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Making the case for steroids

For quick results, average gym-goers are turning to performance enhancers. They say risks are overblown.

March 19, 2007|Jacqueline Stenson | Special to The Times

UNLIKE professional athletes who use anabolic steroids to improve their game, a 27-year-old mortgage broker in Orange County turned to "the juice" for reasons of pure vanity, "as simple as a looking-good thing."

At the suggestion of a bodybuilder friend, he purchased a round of the drugs -- including oral and injectable steroids, as well as injectable human growth hormone -- for $1,000 in Mexico a few years ago. The drugs helped him buff up in just six months. "My arms went from 15 inches to 17 inches," said the broker.

But what about side effects? Did his testicles shrink or his hair fall out? Did he suffer a stroke or heart attack? Did he develop 'roid rage or man-breasts?

Denying them all, he laughed, saying the risks of the drugs have been overblown: "They definitely get a bad rap."

Doping scandals may be rocking the sports world, but fitness experts say there's a quiet, yet likely much bigger, trend -- performance-enhancer use among guys who just want to bulk up and have little or no fear about taking illegal and potentially dangerous drugs to do so.

Many exercisers and recreational athletes believe that doctors, public-health experts, politicians and the media have greatly exaggerated the side effects of performance enhancers, especially steroids, the most recognized -- and believed to be the most widely used -- muscle-building drugs.

When combined with strength-training, anabolic steroids, which are synthetic versions of the natural hormone testosterone, promote muscle growth and allow exercisers to train harder and more frequently. Men who start seeing results with steroids may be tempted to "stack" them with other performance-enhancers, such as human growth hormone and clenbuterol.

Steroids are particularly popular because they're known to yield results, are commonly available at gyms and the Internet and come in various forms such as pills, injections and creams. By comparison, growth hormone, for instance, must be injected and is typically much more expensive.

In sports, the main criticism of doping is that it's cheating, and athletes' biggest risk is getting booted from their sports or being stripped of medals and honors if use is detected. But run-of-the-mill gym-goers don't worry too much about getting busted. Though performance enhancers are illegal when used for nonmedical purposes, the greater risk of getting caught generally lies more with sellers rather than buyers.

There are no solid up-to-date statistics on use of steroids or other performance enhancers in the adult population, but public-health officials, exercise researchers and trainers believe it's increasing, especially among men wanting to get buff.

A nationwide household survey published in 1993 in the Journal of the American Medical Assn., the most comprehensive population-wide study to date, estimated that more than 1 million people, including teens, had used or were using anabolic steroids.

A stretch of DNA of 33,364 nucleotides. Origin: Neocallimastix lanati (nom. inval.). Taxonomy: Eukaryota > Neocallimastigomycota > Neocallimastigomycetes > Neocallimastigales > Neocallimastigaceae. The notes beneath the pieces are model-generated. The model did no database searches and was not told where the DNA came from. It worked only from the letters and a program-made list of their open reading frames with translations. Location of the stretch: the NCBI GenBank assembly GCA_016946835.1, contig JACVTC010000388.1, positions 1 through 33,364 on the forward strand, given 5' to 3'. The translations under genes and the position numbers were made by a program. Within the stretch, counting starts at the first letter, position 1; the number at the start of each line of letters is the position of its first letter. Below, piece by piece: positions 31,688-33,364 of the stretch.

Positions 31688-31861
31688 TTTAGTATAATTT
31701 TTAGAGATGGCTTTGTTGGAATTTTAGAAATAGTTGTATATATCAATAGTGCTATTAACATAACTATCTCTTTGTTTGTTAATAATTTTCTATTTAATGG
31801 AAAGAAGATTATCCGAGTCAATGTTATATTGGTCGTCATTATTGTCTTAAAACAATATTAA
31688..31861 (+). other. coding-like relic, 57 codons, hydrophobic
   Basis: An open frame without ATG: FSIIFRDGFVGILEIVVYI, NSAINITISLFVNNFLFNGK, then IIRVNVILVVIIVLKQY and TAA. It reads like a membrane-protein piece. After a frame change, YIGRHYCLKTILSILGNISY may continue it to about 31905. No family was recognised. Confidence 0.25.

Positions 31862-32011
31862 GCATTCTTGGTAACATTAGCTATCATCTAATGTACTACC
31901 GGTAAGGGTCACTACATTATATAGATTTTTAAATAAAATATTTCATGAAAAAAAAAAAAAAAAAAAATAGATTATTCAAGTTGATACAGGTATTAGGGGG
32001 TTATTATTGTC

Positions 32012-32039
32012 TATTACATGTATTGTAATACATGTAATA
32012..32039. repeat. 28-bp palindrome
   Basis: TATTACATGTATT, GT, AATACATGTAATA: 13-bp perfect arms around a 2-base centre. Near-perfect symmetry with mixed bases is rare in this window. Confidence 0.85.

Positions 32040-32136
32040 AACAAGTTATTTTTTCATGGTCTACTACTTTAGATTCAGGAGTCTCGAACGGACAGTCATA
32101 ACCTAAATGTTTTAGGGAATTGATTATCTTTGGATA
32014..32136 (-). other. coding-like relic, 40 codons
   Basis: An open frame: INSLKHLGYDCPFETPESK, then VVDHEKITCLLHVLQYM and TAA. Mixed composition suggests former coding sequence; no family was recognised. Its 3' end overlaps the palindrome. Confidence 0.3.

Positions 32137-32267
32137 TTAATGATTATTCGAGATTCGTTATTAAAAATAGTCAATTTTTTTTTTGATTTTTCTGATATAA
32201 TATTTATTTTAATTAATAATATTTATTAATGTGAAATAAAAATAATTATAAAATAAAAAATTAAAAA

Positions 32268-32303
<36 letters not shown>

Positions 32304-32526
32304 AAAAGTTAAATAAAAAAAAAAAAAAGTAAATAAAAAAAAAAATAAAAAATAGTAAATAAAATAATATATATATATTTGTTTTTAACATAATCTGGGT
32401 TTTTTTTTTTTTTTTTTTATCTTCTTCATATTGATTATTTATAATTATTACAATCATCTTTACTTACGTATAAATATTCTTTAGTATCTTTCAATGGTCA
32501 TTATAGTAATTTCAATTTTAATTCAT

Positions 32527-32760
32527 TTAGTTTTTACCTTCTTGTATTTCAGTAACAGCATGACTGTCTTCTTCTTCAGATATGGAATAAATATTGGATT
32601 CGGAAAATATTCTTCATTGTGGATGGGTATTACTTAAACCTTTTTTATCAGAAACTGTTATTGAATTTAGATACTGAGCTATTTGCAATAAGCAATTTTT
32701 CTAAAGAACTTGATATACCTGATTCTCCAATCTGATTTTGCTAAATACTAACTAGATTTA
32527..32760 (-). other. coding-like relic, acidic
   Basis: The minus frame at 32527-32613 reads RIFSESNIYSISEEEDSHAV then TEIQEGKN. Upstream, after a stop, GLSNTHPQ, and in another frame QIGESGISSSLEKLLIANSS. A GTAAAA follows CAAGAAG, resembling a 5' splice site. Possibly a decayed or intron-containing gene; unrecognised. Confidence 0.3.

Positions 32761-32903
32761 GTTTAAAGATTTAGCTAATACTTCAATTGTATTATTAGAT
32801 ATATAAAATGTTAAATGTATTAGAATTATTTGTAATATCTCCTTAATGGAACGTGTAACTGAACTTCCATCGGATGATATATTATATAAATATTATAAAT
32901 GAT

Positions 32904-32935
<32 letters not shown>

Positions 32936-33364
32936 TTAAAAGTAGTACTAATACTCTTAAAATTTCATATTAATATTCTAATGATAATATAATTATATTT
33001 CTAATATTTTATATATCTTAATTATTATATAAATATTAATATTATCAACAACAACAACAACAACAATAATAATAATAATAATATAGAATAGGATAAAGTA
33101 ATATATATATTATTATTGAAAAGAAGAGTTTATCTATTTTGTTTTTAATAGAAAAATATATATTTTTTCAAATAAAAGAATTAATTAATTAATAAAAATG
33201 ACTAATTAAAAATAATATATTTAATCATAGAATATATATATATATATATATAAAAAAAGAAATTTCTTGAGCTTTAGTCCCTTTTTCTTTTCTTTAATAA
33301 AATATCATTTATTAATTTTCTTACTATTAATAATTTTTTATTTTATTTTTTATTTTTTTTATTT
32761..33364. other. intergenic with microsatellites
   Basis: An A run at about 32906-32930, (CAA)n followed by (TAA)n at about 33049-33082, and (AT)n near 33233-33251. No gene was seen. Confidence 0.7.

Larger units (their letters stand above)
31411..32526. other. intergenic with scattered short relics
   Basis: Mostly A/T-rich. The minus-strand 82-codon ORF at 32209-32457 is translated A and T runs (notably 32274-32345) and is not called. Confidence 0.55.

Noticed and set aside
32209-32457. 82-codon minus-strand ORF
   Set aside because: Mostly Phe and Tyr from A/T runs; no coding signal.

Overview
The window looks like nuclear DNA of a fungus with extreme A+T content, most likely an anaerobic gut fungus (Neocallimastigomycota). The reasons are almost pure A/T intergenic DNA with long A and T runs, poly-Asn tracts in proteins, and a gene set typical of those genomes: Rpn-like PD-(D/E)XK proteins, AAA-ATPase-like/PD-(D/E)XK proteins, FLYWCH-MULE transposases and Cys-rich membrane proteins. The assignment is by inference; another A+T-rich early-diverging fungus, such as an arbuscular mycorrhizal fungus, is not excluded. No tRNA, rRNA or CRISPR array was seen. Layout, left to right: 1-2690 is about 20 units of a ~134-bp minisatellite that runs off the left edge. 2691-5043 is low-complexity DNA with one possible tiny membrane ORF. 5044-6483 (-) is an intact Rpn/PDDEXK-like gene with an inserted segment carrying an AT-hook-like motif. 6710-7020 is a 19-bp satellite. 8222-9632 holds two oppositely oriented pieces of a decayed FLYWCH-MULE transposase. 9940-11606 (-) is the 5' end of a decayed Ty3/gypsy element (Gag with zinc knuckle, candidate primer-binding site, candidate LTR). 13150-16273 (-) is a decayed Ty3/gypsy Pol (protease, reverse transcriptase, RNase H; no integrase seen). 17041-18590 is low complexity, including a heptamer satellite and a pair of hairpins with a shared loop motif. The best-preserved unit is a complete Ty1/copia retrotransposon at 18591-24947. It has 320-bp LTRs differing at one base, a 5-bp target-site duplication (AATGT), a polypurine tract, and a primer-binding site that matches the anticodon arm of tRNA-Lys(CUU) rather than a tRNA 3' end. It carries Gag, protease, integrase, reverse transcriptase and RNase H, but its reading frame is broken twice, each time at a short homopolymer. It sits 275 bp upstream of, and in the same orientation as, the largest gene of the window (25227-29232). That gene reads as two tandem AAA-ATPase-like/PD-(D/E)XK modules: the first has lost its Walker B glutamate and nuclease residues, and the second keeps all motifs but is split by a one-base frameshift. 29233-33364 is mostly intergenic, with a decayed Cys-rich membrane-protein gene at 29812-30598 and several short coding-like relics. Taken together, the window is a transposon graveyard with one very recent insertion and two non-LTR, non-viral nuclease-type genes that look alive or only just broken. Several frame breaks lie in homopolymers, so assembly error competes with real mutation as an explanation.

"I think that's low-balling it now," says study author Charles Yesalis, a professor emeritus of exercise and sport science at Penn State and editor of "Anabolic Steroids in Sport and Exercise."

Many gym-goers who use performance enhancers see them as no riskier -- and perhaps less so -- than surgical cosmetic fixes.

Los Angeles personal trainer Rob Parr describes an acquaintance with a "waistline like Santa Claus" who used steroids over several years to transform himself into a Rambo look-alike. The man, in his 30s, avoided alcohol and ate a healthful diet, Parr says, and simply didn't think steroids posed a threat. There's even an attitude in gyms that there is "steroid use" and "steroid abuse," and that the muscle men are the go-to guys for "safe," reasonable steroid advice, as opposed to doctors and others in the medical community whom they believe exaggerate the dangers.

The medical community's credibility gap with gym-goers dates back to the 1970s and '80s, when early studies concluded that steroids didn't boost muscle mass and may be no better than placebos, says Cedric Bryant, chief science officer for the American Council on Exercise, a nonprofit fitness group based in San Diego.

"All the people in the gym knew that was nonsense," Bryant says. The problem with the studies is they involved medicinal doses, he says, not the amounts athletes and bodybuilders take -- which could be 10 to 100 times higher.

No one knows for certain just how dangerous it is to use high doses of anabolic steroids for extended periods of time.

"There has not been one epidemiological study of the long-term health effects of steroids," says Yesalis. "But absence of evidence is not evidence of absence."

Still, anabolic steroids have been used in medicine for decades, for conditions such as muscle wasting and anemia, at lower doses, and doctors and researchers do know the drugs have potential to cause side effects.

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